• there is the single vector $\mathbf{x}$ associated with a new example for which you want the probability distribution, given the parameters $\theta$. Let's denote this $\x'$
    • with no additional information, this will simply reflect your priors
  • there is the evidence, a set of training data, $\mathcal{X}$
    • by taking into account this evidence, you can improve the estimate for the distribution of $\z'$, $\theta$, $\x'$, and so on, conditioned on various combinations of the other variables
    • these will be posterior distributions (posterior, updated with the provided evidence, $\mathcal{X}$)
    • we can see they are posterior, since they will be conditioned on $\mathcal{X}$

So, what you are looking for, I reckon is $\def\X{\mathcal{X}}p(\x' \mid \theta, \X)$, ie conditioned on the training data, the evidence, $\X$.

Here's a diagram of one way of depicting these variables:

enter image description here

Looking at this diagram, and thinking about your question, we probably want to do in sequence:

  • obtain the posterior $p(\z \mid \mathcal{X}, \theta)$
  • use this posterior to obtain $p(\x' \mid \theta, \X)$

However... thinking this through a bit, I'm not sure we can just 'infer' a distribution: I think what we want to do is postulate a parametric family of distributions for $p(\z)$, eg using $\phi$ as the parameters, this would be:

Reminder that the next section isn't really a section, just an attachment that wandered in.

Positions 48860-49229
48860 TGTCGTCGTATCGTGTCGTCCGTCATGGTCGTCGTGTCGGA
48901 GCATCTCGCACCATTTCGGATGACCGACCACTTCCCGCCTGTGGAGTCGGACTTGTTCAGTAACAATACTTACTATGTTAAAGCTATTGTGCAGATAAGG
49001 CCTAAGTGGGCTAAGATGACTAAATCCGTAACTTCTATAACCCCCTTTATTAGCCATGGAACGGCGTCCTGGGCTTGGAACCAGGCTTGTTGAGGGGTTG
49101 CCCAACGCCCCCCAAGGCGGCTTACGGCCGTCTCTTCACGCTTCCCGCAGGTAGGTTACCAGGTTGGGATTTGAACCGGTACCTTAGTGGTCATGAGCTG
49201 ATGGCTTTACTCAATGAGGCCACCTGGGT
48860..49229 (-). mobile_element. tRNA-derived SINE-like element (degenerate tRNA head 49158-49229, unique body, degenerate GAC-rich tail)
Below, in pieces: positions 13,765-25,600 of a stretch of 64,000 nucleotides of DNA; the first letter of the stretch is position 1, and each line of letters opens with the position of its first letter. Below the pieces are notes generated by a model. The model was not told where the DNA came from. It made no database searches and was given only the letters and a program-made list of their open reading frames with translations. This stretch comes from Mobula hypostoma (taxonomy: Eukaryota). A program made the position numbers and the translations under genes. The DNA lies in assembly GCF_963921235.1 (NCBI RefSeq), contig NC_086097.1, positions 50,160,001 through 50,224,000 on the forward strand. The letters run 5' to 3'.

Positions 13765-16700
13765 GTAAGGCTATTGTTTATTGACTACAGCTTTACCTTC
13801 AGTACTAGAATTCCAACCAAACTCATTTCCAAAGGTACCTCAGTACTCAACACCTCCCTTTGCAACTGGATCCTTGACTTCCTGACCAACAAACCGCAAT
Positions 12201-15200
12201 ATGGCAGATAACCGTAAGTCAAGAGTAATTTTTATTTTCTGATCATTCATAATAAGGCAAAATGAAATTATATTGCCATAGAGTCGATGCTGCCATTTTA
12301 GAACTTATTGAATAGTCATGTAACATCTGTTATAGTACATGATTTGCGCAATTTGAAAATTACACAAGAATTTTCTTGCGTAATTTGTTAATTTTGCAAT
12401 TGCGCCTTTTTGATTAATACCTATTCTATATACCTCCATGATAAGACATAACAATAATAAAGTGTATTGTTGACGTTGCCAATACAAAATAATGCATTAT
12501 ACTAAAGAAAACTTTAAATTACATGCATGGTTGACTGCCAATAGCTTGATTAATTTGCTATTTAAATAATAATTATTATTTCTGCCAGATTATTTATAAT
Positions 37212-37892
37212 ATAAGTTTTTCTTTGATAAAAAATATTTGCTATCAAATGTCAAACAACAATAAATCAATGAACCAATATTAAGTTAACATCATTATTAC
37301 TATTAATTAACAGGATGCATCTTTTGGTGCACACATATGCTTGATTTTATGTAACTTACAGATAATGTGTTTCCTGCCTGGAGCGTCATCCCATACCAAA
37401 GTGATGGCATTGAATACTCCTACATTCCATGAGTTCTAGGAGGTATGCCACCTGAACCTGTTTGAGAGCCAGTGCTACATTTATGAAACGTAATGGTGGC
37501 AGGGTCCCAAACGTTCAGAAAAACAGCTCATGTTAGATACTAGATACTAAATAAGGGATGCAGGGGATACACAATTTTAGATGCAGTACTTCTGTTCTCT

$$ p(\z \mid \phi) = f_\phi(\z) $$

... where $f(\cdot)$ is some parametric probability distribution we choose. We'd then learn $\phi$ using Bayesian inference.

Our diagram will become:

enter image description here

Now things start to become fairly standard I think. We need to use Bayesian inference to estimate a distribution for $p(\phi \mid \X)$, and then slot this into standard likelihood-type formulae, to obtain the final expression for $p(\x' \mid \theta, \X)$, which we now see is something more like the marginal over $p(x', \phi \mid \theta, \X)$.

Let's start by writing down expressions we know. We have:

  • a prior $p(\phi)$, eg some uniformed prior, standard Gaussian etc
  • distribution of $\z$ given $\phi$, $p(\z \mid \phi)$
  • prior over $\theta$, $p(\theta)$
  • likelihood function $p(\x \mid \z, \theta)$

Let's express the likelihood function in terms of $\phi$. Working our way forwards we have:

  • prior $p(\phi)$
  • $p(\z, \phi) = p(\z \mid \phi)p(\phi)$
  • $p(\x, \z, \theta, \phi) = p(\x \mid \z, \phi) p(\z \mid \phi)p(\phi)$

Let's write down the joint, and start to factorize:

$$ p(\x, \z, \theta, \phi) = p(\x, \z, \phi \mid \theta)p(\theta) $$

$$ = p(\x, \z \mid \theta, \phi)p(\phi \mid \theta) p(\theta) $$

$\phi$ is independent of $\theta$, so we have: